Stephanie Kwolek, Kevlar Inventor, Dies at 90
Stephanie Kwolek was looking for a way to improve tires. She invented a life-saving material.
AP (“Stephanie Kwolek, Kevlar Inventor, Dies at 90“):
Kwolek, who died Wednesday at 90, was a DuPont Co. chemist who in 1965 invented Kevlar, the lightweight, stronger-than-steel fiber used in bulletproof vests and other body armor around the world.
A pioneer as a woman in a heavily male field, Kwolek made the breakthrough while working on specialty fibers at a DuPont laboratory in Wilmington. At the time, DuPont was looking for strong, lightweight fibers that could replace steel in automobile tires and improve fuel economy.
“I knew that I had made a discovery,” Kwolek said in an interview several years ago that was included in the Chemical Heritage Foundation’s “Women in Chemistry” series. “I didn’t shout ‘Eureka,’ but I was very excited, as was the whole laboratory excited, and management was excited because we were looking for something new, something different, and this was it.”
In a statement, DuPont CEO and Chairwoman Ellen Kullman described Kwolek, who retired in 1986, as “a creative and determined chemist and a true pioneer for women in science.”
Kwolek is the only female employee of DuPont to be awarded the company’s Lavoisier Medal for outstanding technical achievement. She was recognized as a “persistent experimentalist and role model.”
“She leaves a wonderful legacy of thousands of lives saved and countless injuries prevented by products made possible by her discovery,” Kullman said.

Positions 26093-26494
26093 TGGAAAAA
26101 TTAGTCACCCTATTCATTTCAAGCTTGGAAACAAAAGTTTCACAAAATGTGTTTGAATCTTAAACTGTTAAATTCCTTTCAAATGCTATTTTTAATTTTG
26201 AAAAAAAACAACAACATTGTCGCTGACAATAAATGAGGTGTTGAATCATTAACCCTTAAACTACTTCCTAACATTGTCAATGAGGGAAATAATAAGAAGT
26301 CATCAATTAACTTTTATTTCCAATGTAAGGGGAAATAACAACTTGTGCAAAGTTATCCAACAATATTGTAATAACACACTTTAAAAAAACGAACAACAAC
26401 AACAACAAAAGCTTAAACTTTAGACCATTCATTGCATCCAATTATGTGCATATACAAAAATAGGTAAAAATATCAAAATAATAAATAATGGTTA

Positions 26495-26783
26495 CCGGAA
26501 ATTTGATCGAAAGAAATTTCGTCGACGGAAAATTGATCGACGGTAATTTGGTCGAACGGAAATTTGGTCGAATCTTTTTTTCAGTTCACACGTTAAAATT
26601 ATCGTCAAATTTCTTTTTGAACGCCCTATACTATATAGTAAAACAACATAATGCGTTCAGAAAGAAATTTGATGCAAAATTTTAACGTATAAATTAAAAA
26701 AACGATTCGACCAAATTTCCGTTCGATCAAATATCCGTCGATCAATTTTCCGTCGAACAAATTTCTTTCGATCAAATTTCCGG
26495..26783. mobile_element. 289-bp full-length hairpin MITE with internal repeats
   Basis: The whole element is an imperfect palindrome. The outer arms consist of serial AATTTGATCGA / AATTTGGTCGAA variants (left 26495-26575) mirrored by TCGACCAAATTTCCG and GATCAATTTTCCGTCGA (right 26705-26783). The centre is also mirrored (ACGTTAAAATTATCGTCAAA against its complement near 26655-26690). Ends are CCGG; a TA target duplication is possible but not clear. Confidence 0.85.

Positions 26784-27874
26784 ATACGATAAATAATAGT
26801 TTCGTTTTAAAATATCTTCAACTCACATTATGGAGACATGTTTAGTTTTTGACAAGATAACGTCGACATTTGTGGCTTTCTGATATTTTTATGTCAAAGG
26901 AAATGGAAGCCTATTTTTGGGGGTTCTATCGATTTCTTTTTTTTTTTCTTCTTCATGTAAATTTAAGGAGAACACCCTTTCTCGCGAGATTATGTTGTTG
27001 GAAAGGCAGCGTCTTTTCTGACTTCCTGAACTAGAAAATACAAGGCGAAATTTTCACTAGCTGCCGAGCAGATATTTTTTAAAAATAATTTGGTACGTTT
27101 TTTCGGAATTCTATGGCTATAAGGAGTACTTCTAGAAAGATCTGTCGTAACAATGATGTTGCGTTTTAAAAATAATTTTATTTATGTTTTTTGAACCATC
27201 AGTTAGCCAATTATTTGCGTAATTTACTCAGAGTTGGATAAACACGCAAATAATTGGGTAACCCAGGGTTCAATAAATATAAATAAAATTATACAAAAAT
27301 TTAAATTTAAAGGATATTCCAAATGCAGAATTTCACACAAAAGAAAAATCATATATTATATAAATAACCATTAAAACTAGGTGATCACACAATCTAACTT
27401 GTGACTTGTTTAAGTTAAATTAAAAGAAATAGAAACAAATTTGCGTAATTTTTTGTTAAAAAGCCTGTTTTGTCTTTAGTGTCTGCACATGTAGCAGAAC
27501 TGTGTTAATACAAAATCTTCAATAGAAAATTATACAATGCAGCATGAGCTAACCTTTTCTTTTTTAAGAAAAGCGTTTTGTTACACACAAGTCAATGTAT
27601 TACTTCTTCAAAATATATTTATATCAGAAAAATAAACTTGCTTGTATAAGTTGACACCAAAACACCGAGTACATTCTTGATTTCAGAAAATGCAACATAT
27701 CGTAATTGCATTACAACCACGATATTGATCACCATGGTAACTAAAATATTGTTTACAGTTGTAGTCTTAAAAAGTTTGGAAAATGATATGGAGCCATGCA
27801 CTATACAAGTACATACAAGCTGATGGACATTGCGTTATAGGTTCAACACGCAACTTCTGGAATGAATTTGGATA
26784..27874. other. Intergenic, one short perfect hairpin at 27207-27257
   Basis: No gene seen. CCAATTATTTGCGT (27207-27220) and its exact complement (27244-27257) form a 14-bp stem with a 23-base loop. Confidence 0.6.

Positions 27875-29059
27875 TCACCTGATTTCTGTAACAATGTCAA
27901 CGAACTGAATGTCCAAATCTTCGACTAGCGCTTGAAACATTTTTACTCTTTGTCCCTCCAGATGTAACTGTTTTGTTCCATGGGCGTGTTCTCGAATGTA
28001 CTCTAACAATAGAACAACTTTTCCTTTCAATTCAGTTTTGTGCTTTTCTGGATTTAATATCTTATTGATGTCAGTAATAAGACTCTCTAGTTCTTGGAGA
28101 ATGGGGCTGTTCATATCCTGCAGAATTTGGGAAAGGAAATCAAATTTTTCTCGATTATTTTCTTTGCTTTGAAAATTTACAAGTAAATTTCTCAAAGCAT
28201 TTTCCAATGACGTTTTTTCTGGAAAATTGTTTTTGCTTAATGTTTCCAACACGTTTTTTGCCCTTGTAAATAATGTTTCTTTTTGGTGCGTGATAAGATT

During the “Women in Chemistry” interview, Kwolek recounted the development of Kevlar. She said she found a solvent that was able to dissolve long-chain polymers into a solution that was much thinner and more watery than other polymer solutions. She persuaded a skeptical colleague to put the solution into a spinneret, which turns liquid polymers into fibers.
“We spun it and it spun beautifully,” she recalled. “It was very strong and very stiff, unlike anything we had made before.”
The exceptionally tough fibers she produced were several times stronger by weight than steel. So strong, according to friend and former colleague Rita Vasta, that DuPont had to get new equipment to test the tensile strength.
“DuPont was big in Nylon, Dacron,” Vasta explained. “This was way stronger than any of those types of fibers.”
While Kevlar has become synonymous with protective vests and helmets, it has become a component material in products ranging from airplanes and armored military vehicles to cellphones and sailboats.
It’s amazing how often the most important or famous application of an invention is something entirely different from the thing that the inventor was seeking to create.
The AP story estimates that some 3100 police officers lived through gunshot wounds that would have otherwise been fatal because they were wearing Kevlar vests. Presumably, some goodly number of soldiers are in that club as well.
I was a cadet when the Army started phasing in Kevlar helmets to replace the Vietnam-era “steel pot” helmets. Ironically, they actually added unnecessary weight to the helmet because, during testing, they found that soldiers lacked confidence in the ability of the helmet to protect them from injury because they were so much lighter than the one they were accustomed to. About a decade ago, the Army switched to a lighter weight helmet, also made primarily of Kevlar. Essentially, it took an additional quarter century to adopt a helmet that the Army was field testing in the 1970s, based on a material invented before I was born.